After being credited professionally as Sofia Lazzaro, she began using her current stage name in La Favorita (1952). Her first starring role was in Aida (1953), for which she received critical acclaim. After playing the lead role in Two Nights with Cleopatra (1953), her breakthrough role was in The Gold of Naples (1954), directed by Vittorio De Sica. Too Bad She's Bad, also released in 1954, became the first of many films in which Loren co-starred with Marcello Mastroianni. Over the next three years, she acted in many films such as Scandal in Sorrento (1955) and Lucky to Be a Woman (1956). In 1957, Loren's star had begun to rise in Hollywood, with the films Boy on a Dolphin (her US film debut), Legend of the Lost with John Wayne, and The Pride and the Passion in which she starred opposite Cary Grant and Frank Sinatra.
Loren became an international film star following her five-picture contract with Paramount Pictures in 1958. Among her films at this time were Desire Under the Elms with Anthony Perkins, based upon the Eugene O'Neill play; Houseboat, a romantic comedy co-starring Cary Grant; and George Cukor's Heller in Pink Tights, in which she appeared as a blonde for the first time.
In 1961, she starred in Vittorio De Sica's Two Women, a stark, gritty story of a mother who is trying to protect her 12 year old daughter in war-torn Italy. The two end up gang-raped inside a church as they travel back to their home city following cessation of bombings there. Originally cast as the daughter, Loren fought against type and was re-cast as the mother (actress Eleonora Brown would portray the daughter). Loren's performance earned her many awards, including the Cannes Film Festival's best performance prize, and an Academy Award for Best Actress, the first major Academy Award for a non-English-language performance and to an Italian actress. She won 22 international awards for Two Women. The film proved to be extremely well accepted by the critics and it was a huge commercial success.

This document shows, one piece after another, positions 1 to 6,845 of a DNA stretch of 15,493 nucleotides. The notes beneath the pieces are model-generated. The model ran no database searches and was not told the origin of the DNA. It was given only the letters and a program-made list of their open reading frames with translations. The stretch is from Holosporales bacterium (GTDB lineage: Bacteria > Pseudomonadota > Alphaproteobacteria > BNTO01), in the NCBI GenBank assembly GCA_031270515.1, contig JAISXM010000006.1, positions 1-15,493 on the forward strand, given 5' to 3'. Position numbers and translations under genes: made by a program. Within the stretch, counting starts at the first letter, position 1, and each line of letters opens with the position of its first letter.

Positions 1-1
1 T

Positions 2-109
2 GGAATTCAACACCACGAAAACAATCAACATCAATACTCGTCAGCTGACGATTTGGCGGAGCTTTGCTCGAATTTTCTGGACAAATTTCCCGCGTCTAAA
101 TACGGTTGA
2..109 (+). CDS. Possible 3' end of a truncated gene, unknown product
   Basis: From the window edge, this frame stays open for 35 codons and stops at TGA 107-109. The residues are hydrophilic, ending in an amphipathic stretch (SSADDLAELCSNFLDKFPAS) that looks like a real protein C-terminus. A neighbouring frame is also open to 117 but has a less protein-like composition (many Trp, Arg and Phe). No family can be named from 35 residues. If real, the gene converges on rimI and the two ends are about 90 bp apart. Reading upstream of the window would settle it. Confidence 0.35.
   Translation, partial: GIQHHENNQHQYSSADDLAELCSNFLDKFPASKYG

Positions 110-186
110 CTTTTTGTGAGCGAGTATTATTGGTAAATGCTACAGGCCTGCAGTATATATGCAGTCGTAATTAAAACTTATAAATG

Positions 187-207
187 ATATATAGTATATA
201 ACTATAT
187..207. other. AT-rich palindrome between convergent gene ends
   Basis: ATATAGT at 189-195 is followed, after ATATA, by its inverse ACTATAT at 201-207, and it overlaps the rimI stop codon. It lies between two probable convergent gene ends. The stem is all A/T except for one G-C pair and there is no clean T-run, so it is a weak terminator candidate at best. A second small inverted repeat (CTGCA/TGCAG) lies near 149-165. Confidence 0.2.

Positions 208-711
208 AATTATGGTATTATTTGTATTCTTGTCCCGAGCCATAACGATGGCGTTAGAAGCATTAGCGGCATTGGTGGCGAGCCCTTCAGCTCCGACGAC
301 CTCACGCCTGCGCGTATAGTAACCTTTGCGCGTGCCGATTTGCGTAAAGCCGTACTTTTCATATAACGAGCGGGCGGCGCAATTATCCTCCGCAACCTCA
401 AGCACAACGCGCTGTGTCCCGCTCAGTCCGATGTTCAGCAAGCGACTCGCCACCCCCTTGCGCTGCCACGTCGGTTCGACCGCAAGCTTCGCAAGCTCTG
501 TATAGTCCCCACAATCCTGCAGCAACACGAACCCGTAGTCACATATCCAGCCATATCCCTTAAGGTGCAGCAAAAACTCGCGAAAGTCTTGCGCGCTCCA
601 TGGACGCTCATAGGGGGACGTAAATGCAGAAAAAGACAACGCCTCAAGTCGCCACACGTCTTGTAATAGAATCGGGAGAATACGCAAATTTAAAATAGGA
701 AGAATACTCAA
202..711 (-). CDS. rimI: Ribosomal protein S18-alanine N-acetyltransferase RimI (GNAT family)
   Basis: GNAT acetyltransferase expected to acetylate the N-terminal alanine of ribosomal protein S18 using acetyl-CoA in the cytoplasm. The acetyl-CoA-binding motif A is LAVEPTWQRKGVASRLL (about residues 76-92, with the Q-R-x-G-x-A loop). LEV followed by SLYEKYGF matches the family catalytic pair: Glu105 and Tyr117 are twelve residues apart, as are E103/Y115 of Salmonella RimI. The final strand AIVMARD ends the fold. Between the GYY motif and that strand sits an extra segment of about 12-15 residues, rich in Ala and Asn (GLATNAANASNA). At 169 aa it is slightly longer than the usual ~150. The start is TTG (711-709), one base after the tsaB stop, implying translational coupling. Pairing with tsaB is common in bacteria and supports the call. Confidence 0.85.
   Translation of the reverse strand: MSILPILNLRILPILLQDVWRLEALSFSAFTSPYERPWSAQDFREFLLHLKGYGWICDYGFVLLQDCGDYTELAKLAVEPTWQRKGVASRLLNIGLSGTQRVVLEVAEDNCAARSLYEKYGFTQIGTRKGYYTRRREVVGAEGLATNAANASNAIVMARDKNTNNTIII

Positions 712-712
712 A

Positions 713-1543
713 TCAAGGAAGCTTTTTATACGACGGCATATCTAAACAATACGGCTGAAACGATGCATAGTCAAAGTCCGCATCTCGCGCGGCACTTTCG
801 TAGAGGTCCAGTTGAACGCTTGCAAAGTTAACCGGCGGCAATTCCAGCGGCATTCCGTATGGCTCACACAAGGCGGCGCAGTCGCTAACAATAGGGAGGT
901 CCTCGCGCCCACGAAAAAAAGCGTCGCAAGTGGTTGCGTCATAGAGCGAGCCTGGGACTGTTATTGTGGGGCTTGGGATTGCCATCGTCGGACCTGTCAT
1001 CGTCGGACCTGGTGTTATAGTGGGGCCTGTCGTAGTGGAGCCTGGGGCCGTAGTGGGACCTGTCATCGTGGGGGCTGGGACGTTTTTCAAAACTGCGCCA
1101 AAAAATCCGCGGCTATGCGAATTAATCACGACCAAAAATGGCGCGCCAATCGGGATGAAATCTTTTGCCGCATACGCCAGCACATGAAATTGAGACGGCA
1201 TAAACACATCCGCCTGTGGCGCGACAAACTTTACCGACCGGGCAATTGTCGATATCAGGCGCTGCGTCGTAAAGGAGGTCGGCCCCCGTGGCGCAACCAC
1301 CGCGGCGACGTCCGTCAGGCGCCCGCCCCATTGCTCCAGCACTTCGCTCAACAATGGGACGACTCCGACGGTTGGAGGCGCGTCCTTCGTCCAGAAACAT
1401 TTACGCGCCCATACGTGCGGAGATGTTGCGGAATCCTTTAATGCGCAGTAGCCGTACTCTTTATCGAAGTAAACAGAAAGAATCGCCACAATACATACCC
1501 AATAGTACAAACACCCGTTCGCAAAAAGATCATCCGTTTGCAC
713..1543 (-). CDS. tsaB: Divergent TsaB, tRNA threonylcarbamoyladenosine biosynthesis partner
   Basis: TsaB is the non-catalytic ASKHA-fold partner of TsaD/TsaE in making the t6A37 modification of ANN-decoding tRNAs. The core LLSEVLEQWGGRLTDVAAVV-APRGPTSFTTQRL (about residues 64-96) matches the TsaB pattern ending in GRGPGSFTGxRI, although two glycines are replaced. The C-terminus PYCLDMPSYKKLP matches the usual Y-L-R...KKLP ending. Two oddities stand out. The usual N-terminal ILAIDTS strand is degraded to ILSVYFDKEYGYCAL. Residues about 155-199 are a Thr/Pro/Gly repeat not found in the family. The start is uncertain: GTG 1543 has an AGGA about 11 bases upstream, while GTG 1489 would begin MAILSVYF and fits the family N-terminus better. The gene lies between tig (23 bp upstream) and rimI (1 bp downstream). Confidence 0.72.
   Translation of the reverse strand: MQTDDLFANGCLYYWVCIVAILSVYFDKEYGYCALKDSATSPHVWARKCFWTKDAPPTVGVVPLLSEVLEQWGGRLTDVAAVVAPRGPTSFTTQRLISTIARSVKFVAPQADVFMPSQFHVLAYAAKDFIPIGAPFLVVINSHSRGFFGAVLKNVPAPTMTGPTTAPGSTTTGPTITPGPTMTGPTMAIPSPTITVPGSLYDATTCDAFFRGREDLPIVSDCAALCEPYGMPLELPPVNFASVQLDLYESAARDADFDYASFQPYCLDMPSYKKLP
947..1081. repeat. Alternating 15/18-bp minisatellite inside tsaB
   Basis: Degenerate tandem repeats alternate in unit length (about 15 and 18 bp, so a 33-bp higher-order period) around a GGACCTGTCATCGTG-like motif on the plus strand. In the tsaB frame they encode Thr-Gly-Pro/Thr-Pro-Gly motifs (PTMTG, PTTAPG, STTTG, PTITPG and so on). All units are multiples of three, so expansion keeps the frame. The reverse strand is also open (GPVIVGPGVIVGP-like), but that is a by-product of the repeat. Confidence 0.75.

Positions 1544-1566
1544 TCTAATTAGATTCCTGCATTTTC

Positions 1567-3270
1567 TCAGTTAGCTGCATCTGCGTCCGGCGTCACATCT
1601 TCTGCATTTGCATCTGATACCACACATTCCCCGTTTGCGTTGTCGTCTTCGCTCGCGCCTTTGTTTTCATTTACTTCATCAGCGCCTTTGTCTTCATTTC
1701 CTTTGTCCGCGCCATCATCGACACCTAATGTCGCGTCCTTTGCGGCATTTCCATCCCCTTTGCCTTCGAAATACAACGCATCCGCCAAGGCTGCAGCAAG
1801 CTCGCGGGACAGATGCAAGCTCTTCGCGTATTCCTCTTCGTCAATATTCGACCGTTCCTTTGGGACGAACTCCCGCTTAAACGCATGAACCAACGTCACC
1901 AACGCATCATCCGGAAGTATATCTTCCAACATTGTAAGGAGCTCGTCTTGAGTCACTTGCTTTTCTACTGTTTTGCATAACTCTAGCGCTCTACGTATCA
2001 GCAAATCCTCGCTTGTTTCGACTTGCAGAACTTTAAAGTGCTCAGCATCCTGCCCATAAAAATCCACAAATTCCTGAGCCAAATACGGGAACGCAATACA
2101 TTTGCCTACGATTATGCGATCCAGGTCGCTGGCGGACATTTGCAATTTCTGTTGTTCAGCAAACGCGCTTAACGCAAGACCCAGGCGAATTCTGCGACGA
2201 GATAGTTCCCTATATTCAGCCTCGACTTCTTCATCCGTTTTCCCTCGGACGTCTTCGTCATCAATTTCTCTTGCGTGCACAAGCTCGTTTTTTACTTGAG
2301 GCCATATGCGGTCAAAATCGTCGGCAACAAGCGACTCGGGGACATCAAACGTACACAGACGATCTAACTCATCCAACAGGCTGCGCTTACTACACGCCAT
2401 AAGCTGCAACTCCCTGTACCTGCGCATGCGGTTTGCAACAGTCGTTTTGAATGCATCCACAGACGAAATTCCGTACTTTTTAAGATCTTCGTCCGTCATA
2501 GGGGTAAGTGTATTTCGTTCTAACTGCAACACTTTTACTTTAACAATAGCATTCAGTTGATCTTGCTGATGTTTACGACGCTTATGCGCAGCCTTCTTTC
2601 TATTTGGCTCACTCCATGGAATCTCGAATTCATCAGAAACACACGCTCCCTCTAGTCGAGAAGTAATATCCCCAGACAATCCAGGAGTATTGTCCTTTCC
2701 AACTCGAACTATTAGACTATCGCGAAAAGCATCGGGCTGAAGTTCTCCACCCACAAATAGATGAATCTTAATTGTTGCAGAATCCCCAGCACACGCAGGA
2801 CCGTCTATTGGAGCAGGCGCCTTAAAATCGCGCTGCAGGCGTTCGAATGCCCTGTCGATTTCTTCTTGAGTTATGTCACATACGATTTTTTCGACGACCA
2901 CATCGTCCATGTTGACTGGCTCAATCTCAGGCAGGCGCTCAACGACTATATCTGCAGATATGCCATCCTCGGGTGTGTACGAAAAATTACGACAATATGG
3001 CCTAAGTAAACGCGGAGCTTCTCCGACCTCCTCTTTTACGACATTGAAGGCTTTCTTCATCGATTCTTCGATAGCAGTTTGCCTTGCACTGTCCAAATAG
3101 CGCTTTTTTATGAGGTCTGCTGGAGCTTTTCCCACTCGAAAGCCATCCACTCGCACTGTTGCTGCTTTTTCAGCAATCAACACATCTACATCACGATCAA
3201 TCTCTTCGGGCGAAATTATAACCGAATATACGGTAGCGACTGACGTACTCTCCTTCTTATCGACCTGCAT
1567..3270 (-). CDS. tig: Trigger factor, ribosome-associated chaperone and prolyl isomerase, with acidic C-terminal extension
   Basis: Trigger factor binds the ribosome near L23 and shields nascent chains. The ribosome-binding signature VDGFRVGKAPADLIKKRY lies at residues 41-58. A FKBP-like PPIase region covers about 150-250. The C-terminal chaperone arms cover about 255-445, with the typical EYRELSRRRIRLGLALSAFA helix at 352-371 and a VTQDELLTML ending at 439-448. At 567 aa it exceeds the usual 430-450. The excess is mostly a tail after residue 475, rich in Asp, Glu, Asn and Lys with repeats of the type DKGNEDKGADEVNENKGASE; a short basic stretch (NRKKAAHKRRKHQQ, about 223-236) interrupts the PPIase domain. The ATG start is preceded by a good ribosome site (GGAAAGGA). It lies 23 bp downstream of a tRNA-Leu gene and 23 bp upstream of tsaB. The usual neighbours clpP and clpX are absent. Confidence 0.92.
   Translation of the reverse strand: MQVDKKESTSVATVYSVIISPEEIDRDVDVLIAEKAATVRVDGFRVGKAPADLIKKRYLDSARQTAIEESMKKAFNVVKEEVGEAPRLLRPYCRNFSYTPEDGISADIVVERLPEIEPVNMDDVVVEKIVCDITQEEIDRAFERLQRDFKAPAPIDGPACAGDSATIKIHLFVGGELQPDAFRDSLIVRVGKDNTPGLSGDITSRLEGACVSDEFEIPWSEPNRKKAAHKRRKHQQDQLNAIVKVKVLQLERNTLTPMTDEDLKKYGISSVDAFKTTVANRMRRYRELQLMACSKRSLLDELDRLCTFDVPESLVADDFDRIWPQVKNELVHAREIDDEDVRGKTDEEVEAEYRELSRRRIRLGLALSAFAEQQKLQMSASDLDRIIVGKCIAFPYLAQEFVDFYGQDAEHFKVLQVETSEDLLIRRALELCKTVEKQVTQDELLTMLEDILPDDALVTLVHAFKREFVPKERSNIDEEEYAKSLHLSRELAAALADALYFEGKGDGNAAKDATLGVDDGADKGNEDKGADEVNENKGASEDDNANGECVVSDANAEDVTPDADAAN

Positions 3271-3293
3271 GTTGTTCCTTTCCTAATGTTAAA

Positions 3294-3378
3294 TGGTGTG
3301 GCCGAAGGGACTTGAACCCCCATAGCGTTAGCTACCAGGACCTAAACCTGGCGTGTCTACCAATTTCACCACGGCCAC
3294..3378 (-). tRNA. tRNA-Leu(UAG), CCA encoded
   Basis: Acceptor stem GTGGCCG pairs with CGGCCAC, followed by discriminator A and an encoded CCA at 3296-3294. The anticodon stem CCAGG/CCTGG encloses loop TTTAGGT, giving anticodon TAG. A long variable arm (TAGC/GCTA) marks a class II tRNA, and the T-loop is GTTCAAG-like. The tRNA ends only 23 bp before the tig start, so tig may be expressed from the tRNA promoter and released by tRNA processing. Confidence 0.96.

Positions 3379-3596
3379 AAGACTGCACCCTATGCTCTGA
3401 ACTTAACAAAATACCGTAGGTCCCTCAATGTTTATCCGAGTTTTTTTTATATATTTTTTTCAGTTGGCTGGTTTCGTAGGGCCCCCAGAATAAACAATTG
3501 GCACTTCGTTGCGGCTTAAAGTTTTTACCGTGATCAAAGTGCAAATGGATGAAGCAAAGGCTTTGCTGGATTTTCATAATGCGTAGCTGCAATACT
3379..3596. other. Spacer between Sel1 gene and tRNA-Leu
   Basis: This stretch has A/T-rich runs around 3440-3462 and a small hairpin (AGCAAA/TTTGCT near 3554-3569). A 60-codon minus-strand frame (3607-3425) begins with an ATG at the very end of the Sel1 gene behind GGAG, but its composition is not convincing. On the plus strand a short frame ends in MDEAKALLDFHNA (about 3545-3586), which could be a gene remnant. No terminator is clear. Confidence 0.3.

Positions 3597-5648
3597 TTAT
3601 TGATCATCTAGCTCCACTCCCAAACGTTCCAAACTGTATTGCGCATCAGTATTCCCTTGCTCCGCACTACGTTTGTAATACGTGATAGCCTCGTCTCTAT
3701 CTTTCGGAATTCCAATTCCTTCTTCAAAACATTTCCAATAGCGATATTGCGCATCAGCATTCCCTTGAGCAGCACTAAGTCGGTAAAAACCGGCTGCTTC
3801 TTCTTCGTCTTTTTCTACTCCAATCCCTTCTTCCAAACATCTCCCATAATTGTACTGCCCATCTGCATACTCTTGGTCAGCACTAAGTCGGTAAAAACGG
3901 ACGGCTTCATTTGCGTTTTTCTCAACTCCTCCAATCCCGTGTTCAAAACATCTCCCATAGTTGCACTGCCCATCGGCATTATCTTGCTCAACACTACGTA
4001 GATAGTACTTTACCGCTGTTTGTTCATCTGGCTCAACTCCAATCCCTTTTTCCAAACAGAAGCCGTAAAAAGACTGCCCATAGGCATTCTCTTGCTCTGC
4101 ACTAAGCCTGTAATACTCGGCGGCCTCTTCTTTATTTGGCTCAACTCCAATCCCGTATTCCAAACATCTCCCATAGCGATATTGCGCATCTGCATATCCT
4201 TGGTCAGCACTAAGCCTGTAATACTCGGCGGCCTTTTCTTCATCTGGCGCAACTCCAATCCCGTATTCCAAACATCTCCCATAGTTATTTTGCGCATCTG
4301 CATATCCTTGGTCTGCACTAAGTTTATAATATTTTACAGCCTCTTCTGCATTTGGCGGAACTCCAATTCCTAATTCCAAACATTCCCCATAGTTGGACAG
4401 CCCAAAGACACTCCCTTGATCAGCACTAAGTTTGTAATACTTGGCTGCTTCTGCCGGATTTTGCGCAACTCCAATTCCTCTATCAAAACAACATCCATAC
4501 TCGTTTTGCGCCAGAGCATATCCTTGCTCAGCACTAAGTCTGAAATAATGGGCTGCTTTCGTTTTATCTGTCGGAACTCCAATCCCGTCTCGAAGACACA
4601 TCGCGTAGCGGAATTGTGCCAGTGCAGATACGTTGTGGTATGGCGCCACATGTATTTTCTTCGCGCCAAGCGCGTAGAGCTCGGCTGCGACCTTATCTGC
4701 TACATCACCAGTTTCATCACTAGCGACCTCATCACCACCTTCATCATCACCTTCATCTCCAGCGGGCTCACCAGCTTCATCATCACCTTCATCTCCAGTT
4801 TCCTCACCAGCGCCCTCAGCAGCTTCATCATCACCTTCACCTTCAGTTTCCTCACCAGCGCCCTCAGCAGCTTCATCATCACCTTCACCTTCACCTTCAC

During the 1960s, Loren was one of the most popular actresses in the world, and she continued to make films in the United States and Europe, starring with prominent leading men. In 1964, her career reached its pinnacle when she received $1 million to appear in The Fall of the Roman Empire. In 1965, she received a second Academy Award nomination for her performance in Marriage Italian-Style.
Among Loren's best-known films of this period are Samuel Bronston's epic production of El Cid (1961) with Charlton Heston, The Millionairess (1960) with Peter Sellers, It Started in Naples (1960) with Clark Gable, Vittorio De Sica's triptych Yesterday, Today, and Tomorrow (1963) with Marcello Mastroianni, Peter Ustinov's Lady L (1965) with Paul Newman, the 1966 classic Arabesque with Gregory Peck, and Charlie Chaplin's final film, A Countess from Hong Kong (1967) with Marlon Brando.
Loren is known for her sharp wit and insight. One of her most frequently quoted sayings is a quip about her famously voluptuous figure: "Everything you see, I owe to spaghetti". However, on the 20 December 2009 episode of CBS News Sunday Morning, Loren denied ever delivering the line.